Interfacing a Dynamic Inclinometer with Arduino Leonardo

Hi There,

I am busy with a major project and might need a lot of help.

I bought a TILT-57A dynamic inclinometer that communicates through RS232 interfacing using ASCII protocol or something similar. I had the order placed with a USB cable connection. From there I have plugged into a male USB cable end from which I connect my four cables directly to the Arduino.

I am not sure how I can program and interface further so that I can at least see some data read from the sensor in the serial monitor. I have tried SoftSerial but I am too unfamiliar with Arduino software in general. I don't think I know what I am doing.

I am still a new user and I am therefore unable to attach the datasheet for the inclinometer but the following but here is some information on the serial interface and data format if it helps.

The TILT-57A uses the following ASCII format, very similar to the widely used NMEA 0183 protocol, for data output:
Inclinometer message: $CSEAG,U,αX,αY,AX,AY,AZ,GX,GY,GZ,T*CC

Which:
AX,AY,AZ: X, Y and Z accelerations in milli g (three-axis accelerometer data)
GX, GY, GZ: X, Y and Z angular velocities in deg/s (three-axis gyroscope data)
αX, αY: Roll & Pitch angles in degrees
T: Internal temperature in degrees Celsius
U: Device unit number
CC: Checksum (Two ASCII characters)
: Carriage return, and line feed characters

Is there a simplistic program that anyone can help me with just to extract the data and maybe print the lines in the serial monitor for example:
$CSEAG,1,+006.756,-003.813,+0116.53,-0065.42,+0981.42, ,+000.21,-000.16,-000.27,+29.7*68

I would just like to at least read something.

Data sheet here: https://www.ctisensors.com/Documents/TILT-57A-Datasheet.pdf

Please explain what the following means. Are you trying to use a USB host shield?

I had the order placed with a USB cable connection. From there I have plugged into a male USB cable end from which I connect my four cables directly to the Arduino.

Normally, people use an RS232-UART adapter to interface with RS232 devices.

If yours is this: https://www.ctisensors.com/Documents/TILT-57A-Datasheet.pdf
Then the datasheet says there is user software you can download to your PC and connect your sensor do a USB port.

I realize this is my first problem, thank you for informing me.

Yes, thank you @blh64. I have done that part of the interfacing already, although for my project I have to control all my sensors with the Arduino.

I would like to understand this better though. If the Inclinometer is designed to communicate with RS232 and the Arduino has serial ports, why is it necessary to have an RS232-UART adapter (USB to Serial converter) to interface the two?

I get that, but start with the PC software to make sure it is working, then move on to the Arduino. It saves the trouble of having to solve multiple issues at the same time

The arduino runs at 5V so it is using "TTL level RS232" but the real RS232 standard is +/- 15V. It really depends on what the device is using - True RS232 or logic level RS232.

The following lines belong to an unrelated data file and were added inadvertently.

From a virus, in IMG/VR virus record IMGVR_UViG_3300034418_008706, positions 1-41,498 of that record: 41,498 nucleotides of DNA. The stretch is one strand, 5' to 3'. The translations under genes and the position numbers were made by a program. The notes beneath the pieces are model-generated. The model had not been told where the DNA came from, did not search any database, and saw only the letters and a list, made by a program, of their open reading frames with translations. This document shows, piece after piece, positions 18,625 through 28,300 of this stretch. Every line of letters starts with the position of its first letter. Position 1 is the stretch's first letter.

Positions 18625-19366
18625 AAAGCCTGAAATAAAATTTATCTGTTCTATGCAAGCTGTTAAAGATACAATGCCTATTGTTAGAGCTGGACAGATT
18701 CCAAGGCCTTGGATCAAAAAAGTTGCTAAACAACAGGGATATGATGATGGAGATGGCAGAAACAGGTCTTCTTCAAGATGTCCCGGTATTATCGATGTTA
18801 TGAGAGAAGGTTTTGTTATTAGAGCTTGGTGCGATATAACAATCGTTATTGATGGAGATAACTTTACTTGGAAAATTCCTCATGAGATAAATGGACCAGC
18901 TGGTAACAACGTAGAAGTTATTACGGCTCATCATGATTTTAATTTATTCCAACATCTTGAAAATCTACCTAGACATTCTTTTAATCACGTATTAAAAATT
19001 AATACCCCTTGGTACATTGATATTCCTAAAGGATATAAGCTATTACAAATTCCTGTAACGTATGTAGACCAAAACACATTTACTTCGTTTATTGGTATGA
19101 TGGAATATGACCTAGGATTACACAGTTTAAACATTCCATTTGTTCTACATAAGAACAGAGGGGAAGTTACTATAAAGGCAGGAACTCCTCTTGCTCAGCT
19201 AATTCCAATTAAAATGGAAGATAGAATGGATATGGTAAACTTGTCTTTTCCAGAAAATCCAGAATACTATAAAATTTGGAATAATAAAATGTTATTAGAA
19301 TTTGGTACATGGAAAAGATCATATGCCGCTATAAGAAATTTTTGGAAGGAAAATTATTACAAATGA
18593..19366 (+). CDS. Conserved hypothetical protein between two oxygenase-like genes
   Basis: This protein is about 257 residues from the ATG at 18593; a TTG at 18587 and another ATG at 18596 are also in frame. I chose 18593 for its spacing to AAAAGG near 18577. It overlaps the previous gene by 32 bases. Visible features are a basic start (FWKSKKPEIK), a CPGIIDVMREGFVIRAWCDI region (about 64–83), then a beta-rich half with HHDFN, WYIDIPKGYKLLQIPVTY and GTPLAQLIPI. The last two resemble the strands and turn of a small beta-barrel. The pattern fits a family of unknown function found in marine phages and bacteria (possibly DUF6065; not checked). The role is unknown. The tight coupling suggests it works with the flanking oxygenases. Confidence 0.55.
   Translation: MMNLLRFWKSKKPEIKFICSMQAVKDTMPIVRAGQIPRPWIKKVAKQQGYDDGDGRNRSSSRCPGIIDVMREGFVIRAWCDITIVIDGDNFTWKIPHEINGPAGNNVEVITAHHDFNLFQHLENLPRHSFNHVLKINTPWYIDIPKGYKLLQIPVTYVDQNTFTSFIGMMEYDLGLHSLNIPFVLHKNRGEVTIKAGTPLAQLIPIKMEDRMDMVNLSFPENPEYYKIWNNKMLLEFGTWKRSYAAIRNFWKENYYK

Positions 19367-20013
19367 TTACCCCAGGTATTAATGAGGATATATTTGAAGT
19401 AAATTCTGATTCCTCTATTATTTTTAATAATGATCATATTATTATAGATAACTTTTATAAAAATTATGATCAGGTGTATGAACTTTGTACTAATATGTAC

Oh, I have already used the software, it is working perfectly, it has graphs that display all the variables given in the serial string message and it is quite interactive. I would just now like to move on to the Arduino where I can attempt to establish communication with the inclinometer and then print the data string.

If I am able to get to this point, I can then attempt to extract the individual variables from the message string and print them in an organized readable structure, hope I'm on the right path.

In addition to +/- voltage levels, RS232 serial protocol has the bits inverted, relative to the Arduino serial port.

The inclinometer has a UART output option. I believe that would be your choice for an Arduino.

The type of RS232 serial interface cable intended to be plugged into a USB port on a PC (which is evidently what you have now) is not useful for Arduino in general, as that requires the Arduino to be a USB host.

Okay great, so that's why the USB to serial converter is required. With everyone's input, it all makes better sense, thanks to everyone!

I got my TTL device so I will hook it up and see if I can get it sorted out. This is just one aspect of my project. Hope you will be able to help me as I go along.

Do you think this code :point_down: will work well:


#include <SoftwareSerial.h>
#include <NMEA0183.h>

SoftwareSerial Tilt(8, 7);
NMEA0183 nmea;

void setup()
{
  while (!Serial);
  Serial.begin(115200);
  Tilt.begin(115200);
  Serial.println("NMEA0183 parser test");
}

void loop()
{
  if (Tilt.available())
  {
    char c = Tilt.read();
    if (nmea.update(c))
    {
      Serial.print("NMEA0183 sentence accepted (");
      Serial.print(nmea.getFields());
      Serial.print(" fields): ");
      Serial.write(nmea.getSentence());
      Serial.println();
    }
  }
}

I came across this :point_up_2: in my search for interfacing my specific ASCII/NMEA0183 device with Arduino. It was intended for a different ASCII/NMEA0183 device though, so I had to make a few changes.

For interest's sake, if the inclinometer is being supplied with 5V, how can it then have its RS232 output levels at +/- 15V?

SoftwareSerial.h is unlikely to work well at 115200 Baud, and perhaps not at all.

+/-15V can be generated from 5V quite simply with an oscillator, a couple of capacitors and diodes. However, the standard is not strict, and lower voltages are commonly used.

We used to use these a lot. Things have changed some.
MAX220–MAX249 - +5V-Powered, Multichannel RS-232 Drivers/Receivers (maximintegrated.com)

A point about 'Leonardo' --
"Serial" is for use with SerialMonitor (through the USB).
"Serial1" is for comms via "Pins 0,1"
SoftwareSerial unnecessary.